Current standards for response evaluation by imaging techniques
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- Gwyther, S.J. Eur J Nucl Med Mol Imaging (2006) 33(Suppl 1): 11. doi:10.1007/s00259-006-0130-6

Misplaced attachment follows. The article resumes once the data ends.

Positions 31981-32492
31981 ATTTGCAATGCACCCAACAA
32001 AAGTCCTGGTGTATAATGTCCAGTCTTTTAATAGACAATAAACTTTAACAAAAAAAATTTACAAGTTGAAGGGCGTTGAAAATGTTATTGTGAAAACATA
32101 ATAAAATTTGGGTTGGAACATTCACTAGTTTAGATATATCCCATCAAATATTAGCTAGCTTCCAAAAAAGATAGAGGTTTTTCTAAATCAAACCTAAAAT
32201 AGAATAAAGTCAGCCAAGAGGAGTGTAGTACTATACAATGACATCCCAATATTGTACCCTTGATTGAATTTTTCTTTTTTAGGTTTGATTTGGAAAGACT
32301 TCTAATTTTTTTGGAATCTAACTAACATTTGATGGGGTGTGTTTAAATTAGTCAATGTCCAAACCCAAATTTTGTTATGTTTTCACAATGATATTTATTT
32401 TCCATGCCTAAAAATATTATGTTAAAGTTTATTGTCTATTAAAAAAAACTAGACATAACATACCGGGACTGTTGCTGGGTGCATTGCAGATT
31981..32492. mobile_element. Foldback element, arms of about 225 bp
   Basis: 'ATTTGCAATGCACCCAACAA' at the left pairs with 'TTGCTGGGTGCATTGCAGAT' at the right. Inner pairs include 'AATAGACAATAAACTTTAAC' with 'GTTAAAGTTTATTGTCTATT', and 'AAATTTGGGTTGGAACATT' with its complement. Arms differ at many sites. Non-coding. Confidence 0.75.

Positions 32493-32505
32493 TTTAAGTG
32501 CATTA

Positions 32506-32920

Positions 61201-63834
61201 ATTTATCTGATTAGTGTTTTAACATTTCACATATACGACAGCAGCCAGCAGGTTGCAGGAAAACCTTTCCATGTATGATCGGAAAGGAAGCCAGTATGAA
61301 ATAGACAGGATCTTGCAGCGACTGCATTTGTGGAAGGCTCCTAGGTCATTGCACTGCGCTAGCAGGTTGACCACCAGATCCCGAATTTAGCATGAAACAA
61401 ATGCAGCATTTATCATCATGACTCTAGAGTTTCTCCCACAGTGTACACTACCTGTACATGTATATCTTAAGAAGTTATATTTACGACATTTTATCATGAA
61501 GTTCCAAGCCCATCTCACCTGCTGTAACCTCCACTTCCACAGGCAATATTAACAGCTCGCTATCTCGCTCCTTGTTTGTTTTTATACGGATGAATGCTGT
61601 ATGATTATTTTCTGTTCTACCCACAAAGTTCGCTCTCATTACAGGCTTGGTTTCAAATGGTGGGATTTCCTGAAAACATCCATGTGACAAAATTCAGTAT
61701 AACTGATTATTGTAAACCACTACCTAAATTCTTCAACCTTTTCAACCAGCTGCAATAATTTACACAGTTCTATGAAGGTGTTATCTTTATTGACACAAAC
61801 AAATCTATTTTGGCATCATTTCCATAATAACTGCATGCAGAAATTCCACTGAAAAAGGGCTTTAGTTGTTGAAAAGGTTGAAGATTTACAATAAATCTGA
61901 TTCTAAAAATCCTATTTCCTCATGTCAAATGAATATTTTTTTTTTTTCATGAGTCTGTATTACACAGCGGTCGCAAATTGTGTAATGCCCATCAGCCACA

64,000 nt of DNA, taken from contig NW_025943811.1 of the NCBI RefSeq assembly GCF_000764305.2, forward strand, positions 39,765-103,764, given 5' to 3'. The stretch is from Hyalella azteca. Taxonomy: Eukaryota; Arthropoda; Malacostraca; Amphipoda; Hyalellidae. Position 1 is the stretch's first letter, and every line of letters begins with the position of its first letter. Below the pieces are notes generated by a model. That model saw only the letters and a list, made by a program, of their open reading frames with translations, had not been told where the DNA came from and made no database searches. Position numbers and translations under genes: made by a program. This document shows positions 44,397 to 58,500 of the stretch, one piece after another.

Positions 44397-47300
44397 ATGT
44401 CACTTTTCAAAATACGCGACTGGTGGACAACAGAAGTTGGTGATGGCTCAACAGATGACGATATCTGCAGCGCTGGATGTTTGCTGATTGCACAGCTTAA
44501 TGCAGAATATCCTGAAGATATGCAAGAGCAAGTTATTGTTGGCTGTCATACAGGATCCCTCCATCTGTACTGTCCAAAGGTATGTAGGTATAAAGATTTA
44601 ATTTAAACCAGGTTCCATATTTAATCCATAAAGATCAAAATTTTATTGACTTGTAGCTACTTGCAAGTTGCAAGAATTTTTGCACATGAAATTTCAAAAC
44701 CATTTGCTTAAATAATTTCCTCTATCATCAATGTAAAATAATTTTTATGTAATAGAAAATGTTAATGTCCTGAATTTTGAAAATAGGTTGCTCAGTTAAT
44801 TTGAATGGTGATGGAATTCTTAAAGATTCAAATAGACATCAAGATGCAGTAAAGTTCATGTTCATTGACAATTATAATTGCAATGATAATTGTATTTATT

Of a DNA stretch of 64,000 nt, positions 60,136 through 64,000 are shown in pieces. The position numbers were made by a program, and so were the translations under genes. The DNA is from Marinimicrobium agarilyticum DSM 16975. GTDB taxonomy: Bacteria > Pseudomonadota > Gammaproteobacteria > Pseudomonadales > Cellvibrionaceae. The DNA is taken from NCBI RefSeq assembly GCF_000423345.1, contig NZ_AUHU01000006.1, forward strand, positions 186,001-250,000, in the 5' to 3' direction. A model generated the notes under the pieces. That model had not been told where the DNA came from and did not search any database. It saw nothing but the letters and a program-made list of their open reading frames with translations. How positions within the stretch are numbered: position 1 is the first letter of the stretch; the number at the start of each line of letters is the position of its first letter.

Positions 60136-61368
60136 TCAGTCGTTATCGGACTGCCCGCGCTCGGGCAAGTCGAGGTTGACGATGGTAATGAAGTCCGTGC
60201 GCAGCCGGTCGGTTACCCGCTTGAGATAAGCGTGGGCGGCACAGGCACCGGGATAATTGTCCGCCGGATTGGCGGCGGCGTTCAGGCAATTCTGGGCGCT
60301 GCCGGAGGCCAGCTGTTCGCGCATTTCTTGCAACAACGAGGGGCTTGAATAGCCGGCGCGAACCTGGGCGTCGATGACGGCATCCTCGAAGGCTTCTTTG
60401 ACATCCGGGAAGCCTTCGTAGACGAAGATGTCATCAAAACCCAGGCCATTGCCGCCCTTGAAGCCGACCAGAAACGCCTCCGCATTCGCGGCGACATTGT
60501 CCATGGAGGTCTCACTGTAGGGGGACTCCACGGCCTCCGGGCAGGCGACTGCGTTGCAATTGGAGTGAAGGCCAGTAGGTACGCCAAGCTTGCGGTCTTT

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Response evaluation by means of response rates using radiological imaging techniques is well established and plays a pivotal role in the development of new anti-cancer agents. It is typically employed in phase II clinical trials and acts as a surrogate for patient benefit, thereby allowing potentially active agents to be fast tracked; at the same time, inactive agents can be discarded earlier, with fewer patients being exposed to them. Response evaluation has evolved over the past 25 years, and various imaging stipulations have been introduced to try and add some uniformity to the process and enable a comparison to be made between different studies. However, imaging still requires a well-defined anatomical lesion or lesions to be viewed and relies on the measurement of a reduction in tumour size during treatment as the basis for presumed clinical benefit. This implies a cytocidal mode of action of the agent under review, but over the past 5 years increasing numbers of new cytostatic agents have been developed, such as anti-angiogenesis agents and specific enzyme receptor antagonists, where the overall effect is to prevent new tumour cells from growing or developing rather than directly killing pre-existing tumour cells. Anatomical imaging alone is therefore inappropriate as the tumour would not necessarily be expected to reduce in size. Other surrogates of tumour growth and metabolism have to be utilised. Functional studies are therefore necessary; anatomical imaging modalities such as computed tomography (CT) and magnetic resonance imaging can be modified so that dynamic studies can be undertaken, and newer techniques such as positron emission tomography scanning can be employed. The latter has poor spatial resolution but when combined with CT it has the ability to measure function while the anatomical site is accurately determined. The aim now is to devise new response evaluation techniques and criteria incorporating functional imaging to enable accurate assessment of active new anti-cancer agents.